the second chapter of Romans deals heavily with the pride and indignation of the Jewish community at the time. the letter to the church in Rome had a significant population of Jewish Christians. Paul, the premier Apostle to the Gentiles, contends with prejudices of the day. Peter had a similar confrontation with Jewish Christians upon his return from Caesarea. he witnessed the Spirit fall upon the Gentiles at Cornelius’ house and commanded them to be baptized in the name of the Lord. when he returned to Jerusalem, those circumcised were astonished that Peter went into their house and ate with them. after explaining his vision and the events that had taken place, the tormenters held their peace, glorified God, and accepted that God was big enough to grant salvation to all men.
Paul had never been to Rome but was eager to visit. most commentaries note Paul’s plan, outlined in Romans 15, to journey to Spain and how the letter may have been a preemptive plea for sponsorship from the Romans. the only place this may be inferred is Romans 15:24, “Whensoever I take my journey into Spain, I will come to you: for I trust to see you in my journey, and to be brought on my way thitherward by you” (KVJ, Tyndale 1987). this wording may simply reference spending time in Rome and the safety the church there would provide. there is no record of Paul ever visiting Rome or continuing his journey to Spain.
due to his unfamiliarity and not personally knowing those in Rome, Paul does not address specific struggles within the church. he writes a doctrinal letter to a people that is still profitable today. Paul knows that some feel entitled due to their heritage and their outward expression of the covenant. this mindset was throughout the church of that time. those of the circumcision had been taught from an early age that they were God’s chosen people and God would deliver them from oppression without mentioning other races. Paul then corresponds to the Roman church to stop any preconceived notions knowing he would have to address this when he arrived. he writes, “For he is not a Jew, which is one outwardly; neither is that circumcision, which is outward in the flesh: But he is a Jew, which is one inwardly; and circumcision is that of the heart, in the spirit, and not in the letter; whose praise is not of men, but of God” (Romans 2:28-29).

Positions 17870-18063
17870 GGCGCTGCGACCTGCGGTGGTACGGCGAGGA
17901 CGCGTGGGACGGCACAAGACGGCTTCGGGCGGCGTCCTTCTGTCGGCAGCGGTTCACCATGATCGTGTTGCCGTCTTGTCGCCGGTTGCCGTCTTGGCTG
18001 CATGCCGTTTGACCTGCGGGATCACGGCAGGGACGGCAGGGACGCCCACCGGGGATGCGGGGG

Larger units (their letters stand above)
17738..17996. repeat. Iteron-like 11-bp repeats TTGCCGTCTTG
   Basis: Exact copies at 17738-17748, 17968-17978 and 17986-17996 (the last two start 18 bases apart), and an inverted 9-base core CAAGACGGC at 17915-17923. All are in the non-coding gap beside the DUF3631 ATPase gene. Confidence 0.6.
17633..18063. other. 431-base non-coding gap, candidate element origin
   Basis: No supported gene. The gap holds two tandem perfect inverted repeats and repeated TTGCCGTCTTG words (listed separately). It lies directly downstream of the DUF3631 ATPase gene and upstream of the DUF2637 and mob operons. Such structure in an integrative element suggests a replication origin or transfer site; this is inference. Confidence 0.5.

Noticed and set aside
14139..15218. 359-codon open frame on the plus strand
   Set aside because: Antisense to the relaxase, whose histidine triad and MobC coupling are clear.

i do not find Paul’s reference to the Christian here as a Jew offensive. we have been adopted into the family of God as sons and daughters. we have been made joint-heirs with Christ. we are graphed into the Abrahamic covenant and promise that all nations shall be blessed. i accept this, especially in the light of the verse above. the Christian is one who inwardly is devoted to Jesus. following the letter of the Law and making an outward spectacle of yourself for boasting sake is not what it is about, and you have your reward. we should be a separate people and show mercy to our fellow man, but in a way that God is the recipient of the Glory.
i am currently studying the Book of Romans and writing more about its content. was Paul’s attempt to lure the church at Rome away from their prejudices successful? i’m not sure. i can attest that the lessons we receive from Romans today are treasures of great worth. if we put down our self-righteousness and pick up our cross, the world around us would never be the same.